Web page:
more frequently in Inflation Report months. I do not think anyone
goes into a month thinking "Oh no, we won't do it because
it is not an Inflation Report month". We form a judgment
about the outlook for inflation.
Q76 Mr Fallon: Rachel, four of your
five change votes have been in those Inflation Report months.
Have you not been feeling some tendency to wait for the Inflation
Report sometimes? Why have four of your five votes been in those
Ms Lomax: When you take a judgment
about interest rates you are taking a judgment about where inflation
is likely to go and the Inflation Report month is the moment where
you really pull things together and have a more considered look
at all that. I agree it is a perfectly natural way of doing it
both from the point of view of the Committee is thinking about
where inflation is going and also from the point of view of explaining
to the outside world why we are doing what we are doing. Those
are the months when we publish an Inflation Report and that is
the time when you can really set out your thinking most clearly.
I do not find it odd that we make changes more frequently in Inflation
Report months. It does not mean that we are committed to doing
it, but it is a natural tendency given the way we approach policy
Q77 Mr Fallon: It might be dangerous
if the outside world started to assume you were more likely to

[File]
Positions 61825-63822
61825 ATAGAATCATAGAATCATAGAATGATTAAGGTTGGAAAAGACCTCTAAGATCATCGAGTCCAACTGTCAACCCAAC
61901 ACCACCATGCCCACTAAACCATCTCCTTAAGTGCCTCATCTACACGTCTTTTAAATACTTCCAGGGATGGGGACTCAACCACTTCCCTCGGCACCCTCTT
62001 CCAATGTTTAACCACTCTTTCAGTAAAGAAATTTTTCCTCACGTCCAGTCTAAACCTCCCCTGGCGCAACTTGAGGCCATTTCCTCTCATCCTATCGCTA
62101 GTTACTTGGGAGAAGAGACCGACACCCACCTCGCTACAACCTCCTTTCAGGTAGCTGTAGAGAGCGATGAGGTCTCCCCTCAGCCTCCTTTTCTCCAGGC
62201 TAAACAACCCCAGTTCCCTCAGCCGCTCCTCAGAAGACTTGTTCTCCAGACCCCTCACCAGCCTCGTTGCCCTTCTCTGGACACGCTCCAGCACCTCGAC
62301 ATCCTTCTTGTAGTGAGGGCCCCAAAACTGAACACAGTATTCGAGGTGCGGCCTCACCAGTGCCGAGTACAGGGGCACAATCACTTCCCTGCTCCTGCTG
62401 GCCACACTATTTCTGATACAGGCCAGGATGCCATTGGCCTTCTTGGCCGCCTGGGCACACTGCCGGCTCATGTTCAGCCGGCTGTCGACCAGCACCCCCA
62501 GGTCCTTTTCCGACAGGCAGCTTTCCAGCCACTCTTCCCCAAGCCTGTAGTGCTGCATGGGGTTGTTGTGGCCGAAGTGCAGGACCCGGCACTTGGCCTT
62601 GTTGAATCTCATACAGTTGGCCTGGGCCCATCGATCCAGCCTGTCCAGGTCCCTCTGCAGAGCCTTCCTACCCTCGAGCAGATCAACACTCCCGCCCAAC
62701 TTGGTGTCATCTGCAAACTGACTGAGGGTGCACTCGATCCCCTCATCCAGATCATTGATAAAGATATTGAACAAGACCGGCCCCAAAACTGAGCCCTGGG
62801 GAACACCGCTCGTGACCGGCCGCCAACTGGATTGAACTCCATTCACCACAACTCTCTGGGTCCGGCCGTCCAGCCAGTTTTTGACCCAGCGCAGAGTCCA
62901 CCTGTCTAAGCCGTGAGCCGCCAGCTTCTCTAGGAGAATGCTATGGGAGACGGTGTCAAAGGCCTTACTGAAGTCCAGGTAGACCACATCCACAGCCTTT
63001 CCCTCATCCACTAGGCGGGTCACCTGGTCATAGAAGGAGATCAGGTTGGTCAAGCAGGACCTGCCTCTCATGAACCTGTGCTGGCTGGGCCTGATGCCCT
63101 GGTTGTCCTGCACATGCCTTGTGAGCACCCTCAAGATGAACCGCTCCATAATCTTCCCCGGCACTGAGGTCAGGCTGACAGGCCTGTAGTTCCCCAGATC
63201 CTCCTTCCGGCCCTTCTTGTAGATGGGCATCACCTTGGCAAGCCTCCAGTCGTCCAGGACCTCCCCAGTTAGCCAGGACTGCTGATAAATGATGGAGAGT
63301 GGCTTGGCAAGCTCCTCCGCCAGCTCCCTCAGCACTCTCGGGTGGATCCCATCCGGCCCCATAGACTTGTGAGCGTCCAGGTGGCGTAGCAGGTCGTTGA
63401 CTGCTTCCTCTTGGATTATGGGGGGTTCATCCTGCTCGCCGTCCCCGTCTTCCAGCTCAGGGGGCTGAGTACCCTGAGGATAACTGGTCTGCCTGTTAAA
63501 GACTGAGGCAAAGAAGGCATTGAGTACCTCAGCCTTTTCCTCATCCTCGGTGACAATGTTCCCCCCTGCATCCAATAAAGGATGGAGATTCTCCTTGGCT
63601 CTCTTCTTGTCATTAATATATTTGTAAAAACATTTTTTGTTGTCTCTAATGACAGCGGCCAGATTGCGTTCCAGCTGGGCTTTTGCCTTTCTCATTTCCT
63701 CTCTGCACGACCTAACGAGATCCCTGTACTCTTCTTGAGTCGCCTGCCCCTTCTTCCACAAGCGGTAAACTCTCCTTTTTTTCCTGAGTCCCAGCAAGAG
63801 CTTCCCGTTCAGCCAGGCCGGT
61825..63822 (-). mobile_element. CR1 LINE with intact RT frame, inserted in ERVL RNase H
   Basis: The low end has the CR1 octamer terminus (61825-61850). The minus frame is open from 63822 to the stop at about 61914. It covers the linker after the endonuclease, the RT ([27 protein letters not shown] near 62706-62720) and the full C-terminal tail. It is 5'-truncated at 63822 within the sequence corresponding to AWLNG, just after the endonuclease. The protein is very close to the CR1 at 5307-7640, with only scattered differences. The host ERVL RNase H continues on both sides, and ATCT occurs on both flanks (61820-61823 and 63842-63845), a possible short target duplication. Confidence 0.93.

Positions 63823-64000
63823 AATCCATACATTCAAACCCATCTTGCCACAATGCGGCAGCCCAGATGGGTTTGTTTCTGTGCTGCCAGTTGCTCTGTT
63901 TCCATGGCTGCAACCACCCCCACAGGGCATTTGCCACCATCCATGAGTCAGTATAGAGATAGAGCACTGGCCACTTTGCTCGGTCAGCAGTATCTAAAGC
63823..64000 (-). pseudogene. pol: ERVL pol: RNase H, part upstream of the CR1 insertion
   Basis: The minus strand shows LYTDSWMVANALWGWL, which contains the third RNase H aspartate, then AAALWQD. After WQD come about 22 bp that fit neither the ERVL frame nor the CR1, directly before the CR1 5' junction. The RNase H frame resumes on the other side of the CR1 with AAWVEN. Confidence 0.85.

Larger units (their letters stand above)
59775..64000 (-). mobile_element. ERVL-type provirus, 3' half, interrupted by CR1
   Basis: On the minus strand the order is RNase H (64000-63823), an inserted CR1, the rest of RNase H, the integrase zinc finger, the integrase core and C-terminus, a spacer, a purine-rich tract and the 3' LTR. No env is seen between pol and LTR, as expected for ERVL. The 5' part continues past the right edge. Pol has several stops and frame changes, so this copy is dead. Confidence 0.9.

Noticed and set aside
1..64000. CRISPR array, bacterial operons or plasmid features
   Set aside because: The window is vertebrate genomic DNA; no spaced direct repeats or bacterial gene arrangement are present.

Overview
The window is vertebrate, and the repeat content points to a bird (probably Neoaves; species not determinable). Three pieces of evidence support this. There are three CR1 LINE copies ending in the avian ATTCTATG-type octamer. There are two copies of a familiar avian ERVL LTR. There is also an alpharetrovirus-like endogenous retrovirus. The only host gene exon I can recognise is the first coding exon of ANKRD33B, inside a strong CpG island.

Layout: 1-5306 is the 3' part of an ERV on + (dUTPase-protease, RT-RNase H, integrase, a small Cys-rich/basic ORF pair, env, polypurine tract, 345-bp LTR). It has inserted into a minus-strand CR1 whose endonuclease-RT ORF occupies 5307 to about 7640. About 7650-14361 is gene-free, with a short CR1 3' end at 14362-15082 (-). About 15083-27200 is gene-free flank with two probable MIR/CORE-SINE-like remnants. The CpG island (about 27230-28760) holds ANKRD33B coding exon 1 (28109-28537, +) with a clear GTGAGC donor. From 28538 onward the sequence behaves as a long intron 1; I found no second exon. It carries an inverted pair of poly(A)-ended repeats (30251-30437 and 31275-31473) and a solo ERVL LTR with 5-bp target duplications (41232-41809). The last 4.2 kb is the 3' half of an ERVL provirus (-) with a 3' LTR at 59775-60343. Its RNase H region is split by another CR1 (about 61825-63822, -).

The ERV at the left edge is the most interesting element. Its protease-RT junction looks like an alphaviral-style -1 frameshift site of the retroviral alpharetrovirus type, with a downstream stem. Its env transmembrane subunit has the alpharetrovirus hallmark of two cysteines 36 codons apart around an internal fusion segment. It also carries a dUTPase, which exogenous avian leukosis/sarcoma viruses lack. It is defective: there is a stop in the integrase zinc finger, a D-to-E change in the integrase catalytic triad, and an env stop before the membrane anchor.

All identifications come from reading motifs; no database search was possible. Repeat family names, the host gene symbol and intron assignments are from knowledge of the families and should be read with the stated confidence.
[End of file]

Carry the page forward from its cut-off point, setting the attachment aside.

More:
make changes in those months.
Ms Lomax: I think they already
Q78 Mr Fallon: And you do not see
a danger in that?
Ms Lomax: Occasionally we are
going to take them by surprise and that is not the end of the
world either, but you have got to have a good story when you do.
Q79 Mr Newmark: I guess my focus
is going to be on why the Bank is more optimistic with GDP growth
versus external forecasters. According to the February Inflation
Report, external forecasters attributed fairly low probabilities
of 14 and 19% that GDP would exceed 3% during the three months
ending 31 December 2006 and 2007 respectively. This compares to
the Bank's estimates of 48% and 50% probability that growth will
exceed 3% in these periods. I am just curious as to why there
are these differences.
Mr Bean: I think the way you have
phrased the question is already quite useful because you have
phrased it in terms of probabilities, and there is nothing that
is certain in this world looking ahead. It is true that we have
taken a somewhat more optimistic view than many outside forecasters,
not all by any means, but that reflects our assessment of the
impact of things like the rise in equity prices and the recent
pick up in the housing market onto consumer spending, a judgment
that net trade will no longer detract quite so much from growth
as it has in the past and return to contributing a broadly neutral
amount to growth, and also a modest pick up in investment. We
have been disappointed with investment outturns and feel that
they are likely to remain subdued in the near term but further
down the road to pick up a little bit. And we also have some continued
impulse from government spending. I would want to stress that
our central projection does not see growth much above the UK's
long-term trend growth rate. It is only a little bit above that
as you go into 2007 and in that sense it is not a particularly
optimistic projection. So far, some of the indicators for output
in the first quarter of this year suggest that indeed growth has
returned to something like the UK's historical trend. So really
we are not projecting anything that is very much stronger than
that going forward.